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Titan: Cement Demand In Greece At 1960s Levels

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The accelerated decline of the Greek market has become Titan’s major concern, caused by the settling of building industry and the lack of infrastructure projects.

The group’s administration stated that the decline of domestic cement market reached 35% in the first quarter of 2011 and estimates that it would be hard to reverse this trend for the whole year. 

Cement demand shrank to 6.5 million tonnes in 2010, reaching the level of consumption recorded in the 1960s, according to Titan. The decrease of housing loans and income has lead to a sharp decline in construction activity. The 62.8% drop in building permits in January 2011 reflects the situation. 

In addition, the major cuts in public investment program and state’s inability to pay its debt have devitalized the public infrastructure projects, with the domestic cement industry reporting a fourth consecutive year of decline. Immediate measures and initiatives to support the market and the economy are needed, but nothing is seen on the horizon, said the company’s administration in a conference call with analysts.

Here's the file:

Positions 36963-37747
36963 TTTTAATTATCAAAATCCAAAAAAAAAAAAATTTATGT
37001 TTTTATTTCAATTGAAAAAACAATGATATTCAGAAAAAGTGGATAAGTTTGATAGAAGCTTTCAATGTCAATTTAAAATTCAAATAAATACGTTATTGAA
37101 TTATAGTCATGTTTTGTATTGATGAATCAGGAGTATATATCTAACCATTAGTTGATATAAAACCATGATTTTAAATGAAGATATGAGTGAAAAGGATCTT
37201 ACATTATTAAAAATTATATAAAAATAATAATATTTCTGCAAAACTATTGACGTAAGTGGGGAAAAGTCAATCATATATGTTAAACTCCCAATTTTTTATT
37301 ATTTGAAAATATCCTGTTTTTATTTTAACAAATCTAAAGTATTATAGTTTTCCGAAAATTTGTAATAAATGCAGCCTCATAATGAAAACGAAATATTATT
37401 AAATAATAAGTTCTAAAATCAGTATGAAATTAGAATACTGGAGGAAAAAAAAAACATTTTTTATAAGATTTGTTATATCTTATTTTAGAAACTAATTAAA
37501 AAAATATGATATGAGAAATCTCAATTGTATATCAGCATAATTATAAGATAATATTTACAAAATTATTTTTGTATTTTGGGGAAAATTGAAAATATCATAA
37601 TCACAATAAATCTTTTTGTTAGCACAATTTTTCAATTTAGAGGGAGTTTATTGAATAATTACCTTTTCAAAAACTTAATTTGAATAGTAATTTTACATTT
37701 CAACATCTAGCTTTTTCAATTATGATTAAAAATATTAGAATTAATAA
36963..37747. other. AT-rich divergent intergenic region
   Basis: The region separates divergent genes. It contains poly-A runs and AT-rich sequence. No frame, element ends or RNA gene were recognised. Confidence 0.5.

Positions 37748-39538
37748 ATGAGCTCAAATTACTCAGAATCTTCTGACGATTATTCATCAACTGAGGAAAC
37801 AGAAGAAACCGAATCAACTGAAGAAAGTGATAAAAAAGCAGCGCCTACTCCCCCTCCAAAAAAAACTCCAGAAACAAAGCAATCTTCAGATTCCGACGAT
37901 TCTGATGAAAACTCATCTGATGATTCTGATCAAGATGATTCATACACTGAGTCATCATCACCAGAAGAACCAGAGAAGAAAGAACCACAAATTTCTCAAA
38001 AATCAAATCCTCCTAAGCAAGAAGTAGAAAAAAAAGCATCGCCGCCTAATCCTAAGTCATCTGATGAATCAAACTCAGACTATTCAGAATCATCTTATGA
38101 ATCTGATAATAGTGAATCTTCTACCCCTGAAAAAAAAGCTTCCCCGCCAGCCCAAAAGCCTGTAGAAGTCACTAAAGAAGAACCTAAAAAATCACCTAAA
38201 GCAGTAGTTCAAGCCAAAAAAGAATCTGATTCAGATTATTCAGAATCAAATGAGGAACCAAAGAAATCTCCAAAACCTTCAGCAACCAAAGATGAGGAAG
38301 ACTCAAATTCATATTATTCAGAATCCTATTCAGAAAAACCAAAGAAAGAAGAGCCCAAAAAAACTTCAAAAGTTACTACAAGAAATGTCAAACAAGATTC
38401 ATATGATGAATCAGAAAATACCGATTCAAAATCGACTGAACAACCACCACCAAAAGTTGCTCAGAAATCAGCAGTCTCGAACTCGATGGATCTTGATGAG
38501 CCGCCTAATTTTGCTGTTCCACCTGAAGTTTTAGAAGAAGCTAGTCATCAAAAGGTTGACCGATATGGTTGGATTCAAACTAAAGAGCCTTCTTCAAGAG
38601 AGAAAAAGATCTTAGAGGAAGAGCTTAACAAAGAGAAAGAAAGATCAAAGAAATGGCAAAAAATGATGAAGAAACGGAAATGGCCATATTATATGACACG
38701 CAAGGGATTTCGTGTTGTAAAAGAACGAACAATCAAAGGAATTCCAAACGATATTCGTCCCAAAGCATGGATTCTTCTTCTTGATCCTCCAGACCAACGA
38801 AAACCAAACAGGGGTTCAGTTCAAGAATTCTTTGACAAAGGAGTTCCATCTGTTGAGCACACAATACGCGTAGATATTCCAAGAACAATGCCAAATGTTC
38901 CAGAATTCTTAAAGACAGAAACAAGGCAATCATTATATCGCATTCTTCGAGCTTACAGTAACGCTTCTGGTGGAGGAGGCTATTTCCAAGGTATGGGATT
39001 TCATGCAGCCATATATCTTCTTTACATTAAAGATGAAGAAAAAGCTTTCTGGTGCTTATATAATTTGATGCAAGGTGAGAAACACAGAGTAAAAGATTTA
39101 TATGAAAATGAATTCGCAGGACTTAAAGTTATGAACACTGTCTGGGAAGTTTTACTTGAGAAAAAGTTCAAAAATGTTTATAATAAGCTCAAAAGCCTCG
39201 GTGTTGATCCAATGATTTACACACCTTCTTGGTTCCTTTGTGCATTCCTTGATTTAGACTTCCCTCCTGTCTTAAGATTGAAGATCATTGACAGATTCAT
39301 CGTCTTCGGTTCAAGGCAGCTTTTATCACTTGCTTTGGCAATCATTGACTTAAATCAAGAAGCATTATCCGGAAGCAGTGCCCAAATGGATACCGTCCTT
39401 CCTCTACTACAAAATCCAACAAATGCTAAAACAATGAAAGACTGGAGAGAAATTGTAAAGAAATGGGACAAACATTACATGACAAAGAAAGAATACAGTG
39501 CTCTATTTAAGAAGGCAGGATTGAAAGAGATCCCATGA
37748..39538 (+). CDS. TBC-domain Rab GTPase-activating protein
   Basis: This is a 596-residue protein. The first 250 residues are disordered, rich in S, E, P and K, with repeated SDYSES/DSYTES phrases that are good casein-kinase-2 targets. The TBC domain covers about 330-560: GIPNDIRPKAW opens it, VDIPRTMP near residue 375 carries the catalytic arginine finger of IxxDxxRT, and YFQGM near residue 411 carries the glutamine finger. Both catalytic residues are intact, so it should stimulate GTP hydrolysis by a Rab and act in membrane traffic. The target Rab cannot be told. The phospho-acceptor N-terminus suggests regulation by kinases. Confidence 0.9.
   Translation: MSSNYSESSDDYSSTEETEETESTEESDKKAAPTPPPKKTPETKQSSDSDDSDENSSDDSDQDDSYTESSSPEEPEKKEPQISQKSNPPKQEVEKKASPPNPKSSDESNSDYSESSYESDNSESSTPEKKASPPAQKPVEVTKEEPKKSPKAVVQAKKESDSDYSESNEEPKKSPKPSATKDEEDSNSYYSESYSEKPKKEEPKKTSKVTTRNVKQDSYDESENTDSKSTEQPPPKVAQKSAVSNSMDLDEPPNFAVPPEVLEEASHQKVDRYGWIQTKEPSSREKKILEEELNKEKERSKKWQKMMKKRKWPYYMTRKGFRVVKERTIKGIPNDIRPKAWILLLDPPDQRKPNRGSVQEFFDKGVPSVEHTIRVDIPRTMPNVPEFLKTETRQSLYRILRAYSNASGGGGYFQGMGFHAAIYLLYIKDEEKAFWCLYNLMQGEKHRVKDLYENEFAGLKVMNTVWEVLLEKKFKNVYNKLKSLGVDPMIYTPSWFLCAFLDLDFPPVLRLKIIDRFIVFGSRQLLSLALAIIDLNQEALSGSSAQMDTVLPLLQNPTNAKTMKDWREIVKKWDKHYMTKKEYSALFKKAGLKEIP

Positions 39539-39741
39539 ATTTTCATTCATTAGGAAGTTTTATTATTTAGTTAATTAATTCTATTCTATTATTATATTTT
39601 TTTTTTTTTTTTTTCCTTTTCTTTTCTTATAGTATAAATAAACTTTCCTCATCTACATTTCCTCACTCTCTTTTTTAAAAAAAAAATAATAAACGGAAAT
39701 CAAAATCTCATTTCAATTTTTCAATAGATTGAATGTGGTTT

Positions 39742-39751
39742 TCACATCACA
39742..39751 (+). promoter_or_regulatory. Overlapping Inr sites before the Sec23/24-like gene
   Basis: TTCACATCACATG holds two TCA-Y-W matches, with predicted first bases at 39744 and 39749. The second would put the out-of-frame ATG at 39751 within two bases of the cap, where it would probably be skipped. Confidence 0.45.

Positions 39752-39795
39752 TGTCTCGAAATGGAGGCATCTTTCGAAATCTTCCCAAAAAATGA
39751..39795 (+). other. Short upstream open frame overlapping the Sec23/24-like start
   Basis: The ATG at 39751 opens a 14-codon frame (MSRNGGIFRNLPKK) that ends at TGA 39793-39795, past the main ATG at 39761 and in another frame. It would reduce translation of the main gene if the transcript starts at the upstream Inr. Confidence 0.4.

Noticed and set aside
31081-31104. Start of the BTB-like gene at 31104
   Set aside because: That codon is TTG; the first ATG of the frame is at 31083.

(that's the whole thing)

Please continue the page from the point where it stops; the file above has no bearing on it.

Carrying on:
According to market analysts, the cement industry is likely to lose market share in an effort to keep prices in Greece. The group’s exports to Libya have suffered a major blow by the conflict in the country.

In this context, the administration did not rule out measures to address the situation in the Greek market in order to adapt to existing production data. Finally, in terms of operating costs, the rise of solid and liquid fuels is expected to continue to weigh on the group’s results, despite the efforts to reduce energy consumption and use of alternative fuels.
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